build.gradle.kts
plugins {
id("org.springframework.boot") version "3.0.12"
id("io.spring.dependency-management") version "1.1.3"
id("com.netflix.dgs.codegen") version "6.0.3"
}

The plugin runs automatically as part of our code's build process, and it actually takes effect as soon as we run our code.

Start up your server again, either by using your IDE's run button or running the following command in the terminal:

./gradlew bootRun
Task!

In the build.generated.sources folder we'll find a few new packages, including dgs-codegen and dgs-codegen-generated-examples.

πŸ“‚ build
┣ πŸ“‚ classes
┣ πŸ“‚ generated
┃ ┣ πŸ“‚ sources
┃ ┃ ┣ πŸ“‚ annotationProcessor
┃ ┃ ┣ πŸ“‚ dgs-codegen
┃ ┃ ┣ πŸ“‚ dgs-codegen-generated-examples
┃ ┃ ┣ πŸ“‚ headers
┣ πŸ“‚ resources
β”— πŸ“‚ tmp

The dgs-codegen package contains all of the Java types the plugin generated from reading our schema.graphqls file. If we drill down into the dgs-codegen.com.example.soundtracks.generated.types file, we'll see the generated Playlist file.

πŸ“‚ dgs-codegen
┣ πŸ“‚ com.example.soundtracks
┃ ┣ πŸ“‚ codegen
┃ ┣ πŸ“‚ generated
┃ ┃ ┣ πŸ“‚ client
┃ ┃ ┣ πŸ“‚ types
┃ ┃ ┃ ┣ πŸ“„ Playlist

A closer look at the generated Playlist class reveals the collection of properties, getters, and setters that make it possible to create objects that match the specification of the Playlist type in our schema. We'll also find a number of other methods that the plugin has added for us to make working with the class and building new instances even easier.

Snippet of the Playlist class
package com.example.soundtracks.generated.types;
import java.lang.Object;
import java.lang.Override;
import java.lang.String;
/**
* A curated collection of tracks designed for a specific activity or mood.
*/
public class Playlist {
/**
* The ID for the playlist.
*/
private String id;
/**
* The name of the playlist.
*/
private String name;
/**
* Describes the playlist, what to expect and entices the user to listen.
*/
private String description;
// other properties, getters, setters, and methods
}

We're going to build on top of this generated Playlist class, and extend it with custom functionality in a child class.

Let's create a place in our code for this child class to live. Back in java/com.example.soundtracks, we'll define a new package called models to sit next to datafetchers.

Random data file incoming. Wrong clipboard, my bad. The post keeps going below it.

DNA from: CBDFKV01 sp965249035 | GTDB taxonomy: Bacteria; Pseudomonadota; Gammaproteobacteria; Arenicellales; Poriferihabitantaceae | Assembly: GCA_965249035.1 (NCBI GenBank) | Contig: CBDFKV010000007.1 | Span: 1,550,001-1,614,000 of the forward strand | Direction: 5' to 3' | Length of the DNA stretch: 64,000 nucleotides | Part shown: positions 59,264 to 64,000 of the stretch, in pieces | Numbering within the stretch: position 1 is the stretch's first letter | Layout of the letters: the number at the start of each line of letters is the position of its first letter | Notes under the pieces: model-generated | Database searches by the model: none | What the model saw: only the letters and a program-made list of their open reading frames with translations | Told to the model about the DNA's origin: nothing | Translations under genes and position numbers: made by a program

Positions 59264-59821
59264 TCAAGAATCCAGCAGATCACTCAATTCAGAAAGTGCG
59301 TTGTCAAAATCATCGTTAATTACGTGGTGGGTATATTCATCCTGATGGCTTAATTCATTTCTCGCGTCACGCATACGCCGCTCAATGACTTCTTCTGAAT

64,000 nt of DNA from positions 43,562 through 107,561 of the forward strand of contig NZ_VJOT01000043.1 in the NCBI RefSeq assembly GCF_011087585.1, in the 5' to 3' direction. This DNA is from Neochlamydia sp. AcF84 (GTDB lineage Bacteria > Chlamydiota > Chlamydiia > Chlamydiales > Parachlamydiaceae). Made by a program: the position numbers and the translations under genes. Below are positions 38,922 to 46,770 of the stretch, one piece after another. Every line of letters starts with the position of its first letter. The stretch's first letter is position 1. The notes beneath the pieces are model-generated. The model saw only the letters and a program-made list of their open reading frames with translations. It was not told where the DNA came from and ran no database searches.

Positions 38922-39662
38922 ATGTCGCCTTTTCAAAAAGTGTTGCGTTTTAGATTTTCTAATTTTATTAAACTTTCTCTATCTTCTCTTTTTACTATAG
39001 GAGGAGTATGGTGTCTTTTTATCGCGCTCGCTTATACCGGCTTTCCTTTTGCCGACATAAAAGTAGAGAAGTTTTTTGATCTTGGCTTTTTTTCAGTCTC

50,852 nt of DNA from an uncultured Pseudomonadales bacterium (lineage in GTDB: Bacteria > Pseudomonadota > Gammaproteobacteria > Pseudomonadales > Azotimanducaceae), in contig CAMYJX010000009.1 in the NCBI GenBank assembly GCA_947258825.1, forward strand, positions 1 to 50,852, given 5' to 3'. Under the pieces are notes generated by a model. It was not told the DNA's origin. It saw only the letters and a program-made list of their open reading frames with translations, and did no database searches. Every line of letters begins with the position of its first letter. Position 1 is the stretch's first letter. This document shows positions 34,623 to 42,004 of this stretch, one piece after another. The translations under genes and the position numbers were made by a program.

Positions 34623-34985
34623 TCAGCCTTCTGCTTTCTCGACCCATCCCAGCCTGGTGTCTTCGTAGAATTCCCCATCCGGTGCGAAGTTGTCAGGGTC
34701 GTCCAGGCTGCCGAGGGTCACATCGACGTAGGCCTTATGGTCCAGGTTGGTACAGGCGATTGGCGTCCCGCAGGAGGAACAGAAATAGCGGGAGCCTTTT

Next, we'll define a new class called MappedPlaylist. This class will extend the generated Playlist class. Here's what it looks like:

models/MappedPlaylist
package com.example.soundtracks.models;
import com.example.soundtracks.generated.types.Playlist;
public class MappedPlaylist extends Playlist {
// custom logic will live here
}

We can put this MappedPlaylist class to work right awayβ€”back in our featuredPlaylists datafetcher.

Returning data

Returning now to our datafetchers/PlaylistDataFetcher file, we'll import the models/MappedPlaylist class, along with the Java List utility.

datafetchers/PlaylistDataFetcher
import com.example.soundtracks.models.MappedPlaylist;
import java.util.List;

Right away, we can update the return type for our method to be a List of MappedPlaylist types.

@DgsQuery
public List<MappedPlaylist> featuredPlaylists() {
}

First, let's create some new MappedPlaylist instances from our freshly-generated class.

@DgsQuery
public List<MappedPlaylist> featuredPlaylists() {
MappedPlaylist rockPlaylist = new MappedPlaylist();
}

We need to give our MappedPlaylist instance some attributes, such as id, name, and description; we can chain those on just by calling the property setter methods. (Make up whatever values you'd like for these , just remember to match the types that we gave them in our schema!)

MappedPlaylist rockPlaylist = new MappedPlaylist();
rockPlaylist.setId("1");
rockPlaylist.setName("Rock n' Roll");
rockPlaylist.setDescription("A rock n' roll playlist");

Great! Here's a new MappedPlaylist instance, with all its properties ready to go.

To make our List a bit more robust, we'll add at least one more MappedPlaylist instance.

@DgsQuery
public List<MappedPlaylist> featuredPlaylists() {
MappedPlaylist rockPlaylist = new MappedPlaylist();
rockPlaylist.setId("1");
rockPlaylist.setName("Rock n' Roll");
rockPlaylist.setDescription("A rock n' roll playlist");
MappedPlaylist popPlaylist = new MappedPlaylist();
popPlaylist.setId("2");
popPlaylist.setName("Pop");
popPlaylist.setDescription("A pop playlist");
return List.of(rockPlaylist, popPlaylist);
}

And with that, we've got our very first datafetcher set up, ready to be queried. Here's how your entire datafetcher file should look when you're done:

Practice

What is the primary purpose of a datafetcher?

Key takeaways

  • We use datafetcher methods to return data when a particular schema is queried.
  • The DGS code generation plugin gives us a helpful starting point for the Java classes that map to our types.

Up next

Whew! In the next lesson, we'll see how all the pieces come togetherβ€”by sending our first queries!